China ~ Silver Buds Yabao | Verdant Tea

Today I’ll be reviewing a yabao tea from Yunnan Province, China.



Hello all! I am back again with yet another tea review, and as with the previous review I’m very excited for this one.

Today’s review is a yabao tea from Verdant Tea.

Yes – you read it correctly. Yabao, one of the greatest mysteries of the tea community. Right up there with Korean hwangcha and the unknown reason why I can’t make boba tea correctly.

Yabao is made from the buds of tea trees. These buds would have eventually grown to become new twigs/branches, so they’re quite hard and woody.

So, why is yabao such a mystery? Well there is a pretty big debate about what it actually is. Some people say it’s a white tea. Some say it’s a sheng pu-erh. Some say it’s not even tea at all.

So, I am here to give my expert opinion to solve this mystery and find out what yabao actually is.

This particular yabao originates in Lincang, a prefecture-level city located in Southwest Yunnan Province bordering Myanmar’s Shan State. It was picked in Winter of 2015.

Yabao is quite rare, as it can only be made from large trees and only a small amount of buds can be picked to ensure the survival of the tree. After the buds are picked, it is sun-dried. And that’s it.

Now I’ve had exclusively sun-dried tea before, however it was a tea I bought from a Burmese market (I talk more about it in my Kokang sheng pu-erh-style heicha review) and the package was written entirely in Burmese. I only new it was sun-dried because the shop owner told me (I will also be purchasing more of that tea soon to do a more thorough review). That particular tea (I still don’t know what it would be classified as) gave me some quite strong sheng pu-erh vibes.

Yabao can also be aged like a sheng pu-erh, and according to Verdant Tea in order to age it you just have to follow the same process as a loose sheng.

With all of this information, I’m leaning slightly towards this being a sheng pu-erh but let’s head on to the tasting.

I brewed about 7g of this in a porcelain gaiwan at 208 degrees Fahrenheit, and steeped it for 10 seconds on the first steep. I increased the steep time by 10 more seconds with each consecutive steep.


The dry buds are quite woody, and if you look at them closely you can see a small twig pointing out from the bottom of them, hinting that they would’ve grown to become new branches. They have a very interesting scent that straddles white tea and sheng pu-erh. There are the floral, lychee notes reminiscent of a silver needle white tea but the hay-like scent common to sheng pu-erh is also present.


The steeped leaves smell very unusual – there is a strong pine-like scent that is reminiscent of freshly cut cedar wood. There’s a slight mineral quality that I would associate with wet rocks. Smelling it gives the experience of walking into a house someone was building and all of the wood has been freshly cut and lined around a concrete floor. Along with that I get some strong nostalgia from the smell that reminds me of going to my grandpa’s house in the Adirondacks as a kid.

The tea itself smells a lot more like a sheng pu-erh than a white tea – it lacks the floral quality I noticed in the dry leaves and has some stronger grassy, hay-like, vegetal notes. There is also a lingering sweet smell as well that permeates throughout.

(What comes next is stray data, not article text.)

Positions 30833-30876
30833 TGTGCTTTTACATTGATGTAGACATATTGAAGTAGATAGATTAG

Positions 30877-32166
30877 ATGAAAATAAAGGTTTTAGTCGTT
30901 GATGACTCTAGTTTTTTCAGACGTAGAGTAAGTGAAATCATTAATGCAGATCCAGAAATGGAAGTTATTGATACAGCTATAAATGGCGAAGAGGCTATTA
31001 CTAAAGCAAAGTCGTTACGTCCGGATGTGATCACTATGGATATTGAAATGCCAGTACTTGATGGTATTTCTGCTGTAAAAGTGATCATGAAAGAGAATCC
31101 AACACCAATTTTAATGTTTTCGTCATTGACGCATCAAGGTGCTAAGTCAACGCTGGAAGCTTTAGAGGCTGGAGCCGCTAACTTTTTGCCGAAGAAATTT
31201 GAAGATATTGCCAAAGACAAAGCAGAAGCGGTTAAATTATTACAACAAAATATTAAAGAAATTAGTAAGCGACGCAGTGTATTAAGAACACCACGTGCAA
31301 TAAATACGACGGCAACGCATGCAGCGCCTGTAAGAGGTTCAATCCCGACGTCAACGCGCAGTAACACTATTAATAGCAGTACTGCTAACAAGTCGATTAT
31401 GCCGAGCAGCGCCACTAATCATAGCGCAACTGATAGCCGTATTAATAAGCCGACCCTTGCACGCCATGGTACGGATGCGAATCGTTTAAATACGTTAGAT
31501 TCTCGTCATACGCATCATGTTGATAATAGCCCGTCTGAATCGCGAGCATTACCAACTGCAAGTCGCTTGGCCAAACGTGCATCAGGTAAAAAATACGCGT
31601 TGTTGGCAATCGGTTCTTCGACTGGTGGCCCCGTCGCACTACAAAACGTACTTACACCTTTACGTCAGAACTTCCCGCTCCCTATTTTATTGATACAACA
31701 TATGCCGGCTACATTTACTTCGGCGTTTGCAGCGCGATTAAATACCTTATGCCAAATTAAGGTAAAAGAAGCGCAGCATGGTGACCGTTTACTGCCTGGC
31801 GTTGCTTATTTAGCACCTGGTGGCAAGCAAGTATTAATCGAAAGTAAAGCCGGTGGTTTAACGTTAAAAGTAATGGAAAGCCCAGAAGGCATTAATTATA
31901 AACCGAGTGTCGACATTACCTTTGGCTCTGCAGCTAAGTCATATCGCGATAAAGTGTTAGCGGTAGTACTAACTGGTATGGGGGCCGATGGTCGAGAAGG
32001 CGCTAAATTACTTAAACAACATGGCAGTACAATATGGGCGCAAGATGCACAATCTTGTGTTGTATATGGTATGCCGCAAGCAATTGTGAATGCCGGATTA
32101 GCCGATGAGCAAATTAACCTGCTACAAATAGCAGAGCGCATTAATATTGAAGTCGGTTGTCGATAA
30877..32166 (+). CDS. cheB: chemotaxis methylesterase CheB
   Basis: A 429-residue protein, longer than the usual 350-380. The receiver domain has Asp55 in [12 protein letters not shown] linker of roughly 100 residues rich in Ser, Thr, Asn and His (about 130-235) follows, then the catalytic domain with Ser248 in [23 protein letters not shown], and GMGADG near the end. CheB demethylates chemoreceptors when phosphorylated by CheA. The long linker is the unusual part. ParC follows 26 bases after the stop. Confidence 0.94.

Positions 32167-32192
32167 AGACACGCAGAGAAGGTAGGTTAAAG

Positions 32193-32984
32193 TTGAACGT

The first steep is incredibly light. It tastes mostly of water, however there is a light hay flavor that I can subtly taste and it ends on a lingering, bland sweetness in the back of the mouth. A second steep introduces very subtle flavors of pine and freshly cut wood like the scent of the steeped leaves (however not nearly as strong) and the odd sweetness from before increases. A third steep is even sweeter, with freshly cut wood becoming a more dominant flavor however it is still very light. From the fourth steep on I didn’t really notice any major changes and the next few steeps all kind of tasted the same as the third. The only changes I saw were that the tea became less clear and more yellow as I pushed the steep time longer. Despite the subtlety of this tea I kept wanting more and every time I would take a sip I immediately went back to take another.

Overall, I am absolutely fascinated by this tea. The clear color is beautiful and the interesting flavor it has is unlike any tea I’ve ever had before – white tea or sheng pu-erh. Also, since it’s so minimally processed, I feel like you could play with this tea a lot more – you could massively increase the steep time to draw out some stronger flavors without any bitterness, or keep it at very short steeps to draw out flavors slowly. I am now very inclined to check out some other kinds of yabao. I noticed on Verdant’s website that they have a yabao made from the Camellia crassicolumna plant which sounds interesting and I’ve been meaning to try out their crassicolumna teas anyways so maybe I’ll make a little tea order soon.

Now, to answer the final question: What is yabao? I would say it’s a sheng pu-erh. Although it’s flavor is unlike any tea I’ve had before, I must say that it has some similarities to sheng pu-erh. The scent and some of it’s lighter vegetal flavors all point to sheng, so that’s what I’m classifying it as.

Mystery solved. Kind of.

Rating: 9.75/10
From: Verdant Tea
Lincang Region, Yunnan Province, China